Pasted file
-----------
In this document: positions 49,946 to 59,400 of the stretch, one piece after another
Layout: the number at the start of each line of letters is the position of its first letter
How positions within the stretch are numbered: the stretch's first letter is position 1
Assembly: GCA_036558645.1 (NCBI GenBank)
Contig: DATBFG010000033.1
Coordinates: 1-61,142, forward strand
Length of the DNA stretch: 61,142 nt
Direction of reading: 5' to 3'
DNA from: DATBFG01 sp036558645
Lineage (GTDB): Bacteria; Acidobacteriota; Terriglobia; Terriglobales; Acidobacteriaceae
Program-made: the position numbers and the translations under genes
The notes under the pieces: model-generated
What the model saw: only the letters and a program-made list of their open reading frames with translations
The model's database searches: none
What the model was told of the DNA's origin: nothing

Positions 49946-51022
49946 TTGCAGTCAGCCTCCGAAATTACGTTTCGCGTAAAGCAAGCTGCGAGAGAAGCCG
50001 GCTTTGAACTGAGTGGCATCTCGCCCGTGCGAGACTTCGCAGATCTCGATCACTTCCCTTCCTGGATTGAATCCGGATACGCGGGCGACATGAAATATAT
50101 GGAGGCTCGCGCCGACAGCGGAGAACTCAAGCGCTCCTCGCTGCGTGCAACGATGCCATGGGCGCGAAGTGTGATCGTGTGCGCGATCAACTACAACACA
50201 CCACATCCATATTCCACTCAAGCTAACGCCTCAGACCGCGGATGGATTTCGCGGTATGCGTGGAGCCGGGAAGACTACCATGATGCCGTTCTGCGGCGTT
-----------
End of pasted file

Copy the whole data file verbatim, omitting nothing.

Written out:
In this document: positions 49,946 to 59,400 of the stretch, one piece after another
Layout: the number at the start of each line of letters is the position of its first letter
How positions within the stretch are numbered: the stretch's first letter is position 1
Assembly: GCA_036558645.1 (NCBI GenBank)
Contig: DATBFG010000033.1
Coordinates: 1-61,142, forward strand
Length of the DNA stretch: 61,142 nt
Direction of reading: 5' to 3'
DNA from: DATBFG01 sp036558645
Lineage (GTDB): Bacteria; Acidobacteriota; Terriglobia; Terriglobales; Acidobacteriaceae
Program-made: the position numbers and the translations under genes
The notes under the pieces: model-generated
What the model saw: only the letters and a program-made list of their open reading frames with translations
The model's database searches: none
What the model was told of the DNA's origin: nothing

Positions 49946-51022
49946 TTGCAGTCAGCCTCCGAAATTACGTTTCGCGTAAAGCAAGCTGCGAGAGAAGCCG
50001 GCTTTGAACTGAGTGGCATCTCGCCCGTGCGAGACTTCGCAGATCTCGATCACTTCCCTTCCTGGATTGAATCCGGATACGCGGGCGACATGAAATATAT
50101 GGAGGCTCGCGCCGACAGCGGAGAACTCAAGCGCTCCTCGCTGCGTGCAACGATGCCATGGGCGCGAAGTGTGATCGTGTGCGCGATCAACTACAACACA
50201 CCACATCCATATTCCACTCAAGCTAACGCCTCAGACCGCGGATGGATTTCGCGGTATGCGTGGAGCCGGGAAGACTACCATGATGCCGTTCTGCGGCGTT